- Science & Tech
Honda’s new seven-seater, the Mobilio, has been getting a lot of attention of late. It’s attractive to look at, very practical, and powered by a set of accomplished engines. The Maruti MPV is very similar in concept to the Honda and it’s the best-selling car of its kind today. The big question is can Honda end the Ertiga’s reign in the MPV segment.
The Ertiga is easily identifiable as a product from Maruti’s stable. The front styling is reminiscent of the Swift and Ritz hatchbacks, with similarly styled swept-back headlamps, grille and bonnet. However, the rear-end design is quite van-like.
The Mobillio looks anything but boring. Move away from the Brio-like front (a chrome bar and new sporty bumper attempt some visual differentiation) and the looks keep getting better. The sides, with the kinks in the window line and the ‘floating’ D pillar, give it a racy look, but it’s the rear that looks best, tail-lights and a smartly designed tailgate.
The Ertiga’s big doors open wide, which makes it easy for occupants to get in and out. However, the middle row seat only slides forward and doesn’t tumble down like in the Mobilio. This makes accessing the third row terribly inconvenient The Mobilio has a lot more knee room than the Ertiga,but with some tactics adjustment of the middle seat, one can create enough space for the legs in the Maruti. Talking about third row seat height, in the Ertiga you have a nice upright seating position and good under thigh support, but in the Mobilio you sit really low with your knees pointing to the roof, which compromises comfort.
In fact, all the Ertiga’s seats feel more comfortable. The cushions feel soft and generous thigh suport, but the Mobilio’s seats don’t feel as plush in comparison.
The Ertiga’s dashboard looks more upmarket than the Mobilio, which now gets a garish and unconvincing mock wood trim treatment. But not to forget that the Mobilio is reproduced from Brio’s (Honda’s entry-level hatchback) platform, while the Ertiga uses the platform of the Swift, which is a segment higher, as a result, it uses components from the Swift, which look more upmarket.
The Mobilio have a lot of storage space compared to Ertiga. It have larger bins and cubbyholes in the cabin, but the luggage area is far bigger too. It’s brilliantly designed too, able to take a couple of not-so-small bags, and a low loading lip makes the job easy. If you have to regularly travel with a full house and luggage, the Mobilio makes more sense.
The Maruti Ertiga’s diesel motor is the 1.3-litre, Fiat-sourced turbo-diesel. It produces max power of 88.7bhp and 20.39kgm of torque, and is mated to a five-speed manual transmission. On paper, it seems adequate enough, and for the most part it is. There’s a nice spring in the mid-range that makes overtaking quite easy, and the Ertiga can cruise cross country quite effortlessly. It’s when you have to potter around town or tackle hills that one of the Ertiga’s weakest links is exposed – the lack of engine response at low revs. In fact, with a full load, going uphill, you have to slam the smooth shifting gearbox into first gear pretty often to get the engine spinning above 2,000rpm. Below this point, this engine feels pretty gutless.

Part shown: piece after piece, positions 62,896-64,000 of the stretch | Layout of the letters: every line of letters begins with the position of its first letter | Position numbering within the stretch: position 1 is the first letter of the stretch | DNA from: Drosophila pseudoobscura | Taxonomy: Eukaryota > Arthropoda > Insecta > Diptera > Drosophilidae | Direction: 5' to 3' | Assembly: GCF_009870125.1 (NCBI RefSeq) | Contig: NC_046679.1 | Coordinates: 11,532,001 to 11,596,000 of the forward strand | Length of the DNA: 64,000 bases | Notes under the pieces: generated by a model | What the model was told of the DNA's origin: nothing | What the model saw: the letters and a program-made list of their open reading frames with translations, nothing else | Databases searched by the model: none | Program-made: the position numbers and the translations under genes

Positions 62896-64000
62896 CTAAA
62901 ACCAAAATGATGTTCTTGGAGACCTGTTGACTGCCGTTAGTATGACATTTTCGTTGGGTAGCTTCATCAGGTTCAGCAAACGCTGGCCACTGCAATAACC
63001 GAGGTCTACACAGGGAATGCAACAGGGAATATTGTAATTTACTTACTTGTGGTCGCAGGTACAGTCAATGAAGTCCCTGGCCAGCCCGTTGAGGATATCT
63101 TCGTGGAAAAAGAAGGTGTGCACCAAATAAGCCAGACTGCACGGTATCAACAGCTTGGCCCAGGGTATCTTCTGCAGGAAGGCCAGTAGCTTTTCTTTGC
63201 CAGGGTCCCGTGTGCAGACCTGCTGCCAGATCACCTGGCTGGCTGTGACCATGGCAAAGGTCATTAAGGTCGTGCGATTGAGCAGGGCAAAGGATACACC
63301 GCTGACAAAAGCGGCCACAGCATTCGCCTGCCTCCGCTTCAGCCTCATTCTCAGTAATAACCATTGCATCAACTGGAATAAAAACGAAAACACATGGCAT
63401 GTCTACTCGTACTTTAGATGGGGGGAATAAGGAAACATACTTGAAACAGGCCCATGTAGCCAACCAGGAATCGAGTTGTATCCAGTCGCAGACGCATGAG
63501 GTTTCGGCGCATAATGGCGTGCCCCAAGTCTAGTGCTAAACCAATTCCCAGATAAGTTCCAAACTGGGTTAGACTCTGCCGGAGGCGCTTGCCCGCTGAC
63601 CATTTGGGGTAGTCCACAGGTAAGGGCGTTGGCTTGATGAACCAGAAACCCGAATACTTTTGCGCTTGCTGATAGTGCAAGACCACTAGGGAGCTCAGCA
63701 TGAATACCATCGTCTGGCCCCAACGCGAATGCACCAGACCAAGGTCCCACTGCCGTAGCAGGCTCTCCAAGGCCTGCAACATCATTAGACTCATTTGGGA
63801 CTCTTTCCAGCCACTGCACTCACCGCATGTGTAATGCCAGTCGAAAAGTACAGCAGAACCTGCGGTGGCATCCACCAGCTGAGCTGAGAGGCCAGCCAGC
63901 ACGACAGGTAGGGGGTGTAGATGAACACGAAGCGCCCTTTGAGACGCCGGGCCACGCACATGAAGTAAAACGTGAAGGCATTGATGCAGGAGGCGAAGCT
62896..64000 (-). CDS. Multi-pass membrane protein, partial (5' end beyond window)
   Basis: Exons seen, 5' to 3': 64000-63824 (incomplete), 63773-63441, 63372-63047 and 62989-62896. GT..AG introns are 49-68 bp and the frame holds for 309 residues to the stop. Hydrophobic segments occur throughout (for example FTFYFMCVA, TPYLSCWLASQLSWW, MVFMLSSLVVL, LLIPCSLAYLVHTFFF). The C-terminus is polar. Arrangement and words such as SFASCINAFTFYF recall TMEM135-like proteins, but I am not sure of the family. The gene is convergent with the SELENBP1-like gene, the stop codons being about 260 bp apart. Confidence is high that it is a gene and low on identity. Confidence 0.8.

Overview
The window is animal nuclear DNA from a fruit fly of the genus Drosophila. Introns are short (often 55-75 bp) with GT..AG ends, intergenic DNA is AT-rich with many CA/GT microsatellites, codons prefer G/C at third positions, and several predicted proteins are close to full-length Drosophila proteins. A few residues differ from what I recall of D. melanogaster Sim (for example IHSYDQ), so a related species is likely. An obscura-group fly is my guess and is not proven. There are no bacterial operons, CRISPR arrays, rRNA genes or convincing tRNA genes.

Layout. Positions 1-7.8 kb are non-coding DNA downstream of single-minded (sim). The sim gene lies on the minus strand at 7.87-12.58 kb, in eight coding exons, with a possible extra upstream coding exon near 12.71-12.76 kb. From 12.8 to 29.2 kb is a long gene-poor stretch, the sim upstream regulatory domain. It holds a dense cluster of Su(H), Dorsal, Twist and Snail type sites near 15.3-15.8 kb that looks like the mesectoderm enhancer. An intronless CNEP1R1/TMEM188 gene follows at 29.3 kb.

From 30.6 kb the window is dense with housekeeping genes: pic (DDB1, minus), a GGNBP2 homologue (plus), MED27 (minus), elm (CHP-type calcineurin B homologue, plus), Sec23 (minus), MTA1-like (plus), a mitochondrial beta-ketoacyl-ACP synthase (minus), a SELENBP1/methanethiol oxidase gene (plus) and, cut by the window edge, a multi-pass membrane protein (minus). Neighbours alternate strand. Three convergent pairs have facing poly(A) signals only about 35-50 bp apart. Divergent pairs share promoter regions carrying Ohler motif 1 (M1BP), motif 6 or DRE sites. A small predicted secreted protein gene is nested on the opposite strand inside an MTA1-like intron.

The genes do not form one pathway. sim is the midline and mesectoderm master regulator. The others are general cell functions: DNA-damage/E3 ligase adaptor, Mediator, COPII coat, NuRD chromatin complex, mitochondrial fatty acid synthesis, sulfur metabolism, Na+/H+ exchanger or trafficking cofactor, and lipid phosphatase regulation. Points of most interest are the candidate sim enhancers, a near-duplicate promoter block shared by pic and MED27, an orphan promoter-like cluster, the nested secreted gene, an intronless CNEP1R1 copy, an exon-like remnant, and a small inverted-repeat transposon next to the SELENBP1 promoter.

The Mobilio, the 1498cc, four-cylinder i-DTEC engine that generates 98.6bhp and 20.4kgm of torque is the Honda MPV’s ace card. It is mated to the Amaze’s five-speed ‘box (and not the City’s six-speeder), but it makes driving pretty effortless. What’s amazing is the wide torque spread, which means there’s enough poke to pull from 1,500rpm to the modest 4,500rpm redline in any gear.
The Ertiga may be a bit too dull to look at on the outside in comparison to the Mobilio, but when you step inside, it’s the Maruti which feels more premium with its well-built and upmarket looking dashboard. Though the Ertiga has a smaller cabin, the comfortable seats and cushier ride give it an edge when it comes to overall comfort. By deftly adjusting the seats, there’s enough room for seven people, but that’s only if your family and friends are of average build. Even the odd tall person may find the interiors cramped, as the leg and knee room can be limited if seven passengers are to be accomodated.
The Ertiga’s 1.3-litre diesel feels laboured at low revs and, as result, the Maruti MPV isn’t as effortless to drive as the Mobilio, which feels like it has a surplus of grunt in comparison. It feels like a bigger car with an airier cabin, a more authoritative ride and far better road presence. In fact, unlike the Ertiga, which is essentially a people carrier, the Mobilio has the image to pass muster as a family car too. It’s estimated to cost around Rs 70,000- 80,000 more than the Ertiga, but for an MPV that offers a fair bit more and delivers that vital bit of status, its worth the premium and is the one we would pick.